Gordon is just a few years removed from having enough performance-based leverage to demand a pay raise (or trade) from the Chargers, who ultimately let him walk in free agency following a 2019 season that began with a holdout. Gordon didn’t venture far when finding a new team, signing a two-year, $16 million deal with the AFC West rival Denver Broncos.

Report: Melvin Gordon talking to Ravens about contract - ProFootballTalk

Gordon ran 203 times for 918 yards and eight touchdowns with the Broncos last season. There was word of a possible return to Denver last month, but Gordon recently changed agents as part of his continued search for a new team.

Tyrann Mathieu ‘heartbroken’ over leaving Chiefs after three seasons in Kansas City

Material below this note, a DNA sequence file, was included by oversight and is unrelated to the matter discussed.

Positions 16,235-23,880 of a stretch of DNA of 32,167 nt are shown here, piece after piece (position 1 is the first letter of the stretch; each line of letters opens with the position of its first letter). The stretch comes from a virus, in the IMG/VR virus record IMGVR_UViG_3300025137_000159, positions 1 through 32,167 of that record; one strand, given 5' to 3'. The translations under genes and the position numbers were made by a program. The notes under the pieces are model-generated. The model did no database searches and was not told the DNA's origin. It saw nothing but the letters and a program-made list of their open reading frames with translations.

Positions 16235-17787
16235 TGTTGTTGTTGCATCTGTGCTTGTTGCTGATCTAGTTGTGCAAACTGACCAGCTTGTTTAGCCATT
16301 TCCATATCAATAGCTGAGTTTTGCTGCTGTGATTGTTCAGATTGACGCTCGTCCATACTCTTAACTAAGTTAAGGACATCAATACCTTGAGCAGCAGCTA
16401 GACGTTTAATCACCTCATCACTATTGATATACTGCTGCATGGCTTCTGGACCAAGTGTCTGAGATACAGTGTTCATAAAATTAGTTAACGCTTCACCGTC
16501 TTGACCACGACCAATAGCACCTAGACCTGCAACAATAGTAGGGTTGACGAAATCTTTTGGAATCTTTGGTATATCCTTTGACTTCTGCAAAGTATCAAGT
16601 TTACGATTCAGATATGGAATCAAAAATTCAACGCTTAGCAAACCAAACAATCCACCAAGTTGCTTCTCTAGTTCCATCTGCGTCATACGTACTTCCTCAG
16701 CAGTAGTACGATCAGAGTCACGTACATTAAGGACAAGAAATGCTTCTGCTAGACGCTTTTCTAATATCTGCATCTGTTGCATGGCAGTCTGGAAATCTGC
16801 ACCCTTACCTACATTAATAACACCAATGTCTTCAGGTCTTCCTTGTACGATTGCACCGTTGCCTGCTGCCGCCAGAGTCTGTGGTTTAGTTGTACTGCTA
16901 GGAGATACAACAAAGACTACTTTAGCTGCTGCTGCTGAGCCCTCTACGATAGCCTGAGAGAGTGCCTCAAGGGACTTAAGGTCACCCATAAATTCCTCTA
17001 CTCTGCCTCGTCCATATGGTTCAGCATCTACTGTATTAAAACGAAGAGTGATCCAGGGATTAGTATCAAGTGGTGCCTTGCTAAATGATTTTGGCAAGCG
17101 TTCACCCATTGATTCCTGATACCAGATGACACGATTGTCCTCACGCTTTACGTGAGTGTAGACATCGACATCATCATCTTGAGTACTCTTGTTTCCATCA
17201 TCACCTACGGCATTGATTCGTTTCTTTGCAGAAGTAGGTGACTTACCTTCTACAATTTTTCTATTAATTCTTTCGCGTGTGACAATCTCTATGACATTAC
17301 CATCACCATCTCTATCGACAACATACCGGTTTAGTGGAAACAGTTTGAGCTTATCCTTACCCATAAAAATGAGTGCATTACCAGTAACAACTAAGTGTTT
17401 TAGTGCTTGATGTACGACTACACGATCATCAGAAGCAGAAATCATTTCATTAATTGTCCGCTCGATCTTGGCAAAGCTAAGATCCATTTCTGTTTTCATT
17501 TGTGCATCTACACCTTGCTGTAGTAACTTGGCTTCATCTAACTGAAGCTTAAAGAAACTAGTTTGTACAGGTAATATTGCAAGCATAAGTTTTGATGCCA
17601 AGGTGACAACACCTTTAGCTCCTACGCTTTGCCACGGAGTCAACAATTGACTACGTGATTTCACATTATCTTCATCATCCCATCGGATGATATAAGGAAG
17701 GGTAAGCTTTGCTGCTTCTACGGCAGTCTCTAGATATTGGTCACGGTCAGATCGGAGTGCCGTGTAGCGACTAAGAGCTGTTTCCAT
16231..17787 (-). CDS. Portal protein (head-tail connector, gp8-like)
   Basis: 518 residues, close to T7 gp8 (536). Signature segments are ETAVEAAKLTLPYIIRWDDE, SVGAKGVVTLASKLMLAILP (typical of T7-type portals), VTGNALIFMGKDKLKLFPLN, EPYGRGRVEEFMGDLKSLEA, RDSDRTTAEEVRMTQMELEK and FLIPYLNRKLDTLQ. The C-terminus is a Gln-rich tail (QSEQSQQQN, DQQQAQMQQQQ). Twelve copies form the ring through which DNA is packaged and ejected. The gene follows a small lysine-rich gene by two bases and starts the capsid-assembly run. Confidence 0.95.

“To be honest, if they would’ve offered me Justin Reid’s deal, obviously I would’ve tried to negotiate, but if that’s where they drew their line in the sand, I probably would’ve took it,” Mathieu said. “I probably would’ve took it. Agents are going to do their thing, but at the end of the day, it’s the player’s decision whether to sign it or not.”

How Will the Giants Answer Their Daniel Jones Question? - The Ringer

Having drafted Jones 35 months ago, the Giants’ evaluation period is just about up. They have until May 2, the first Monday after the draft, to pick up Jones’s fifth-year option, which would lock him in for a fully guaranteed salary of about $22.4 million for 2023.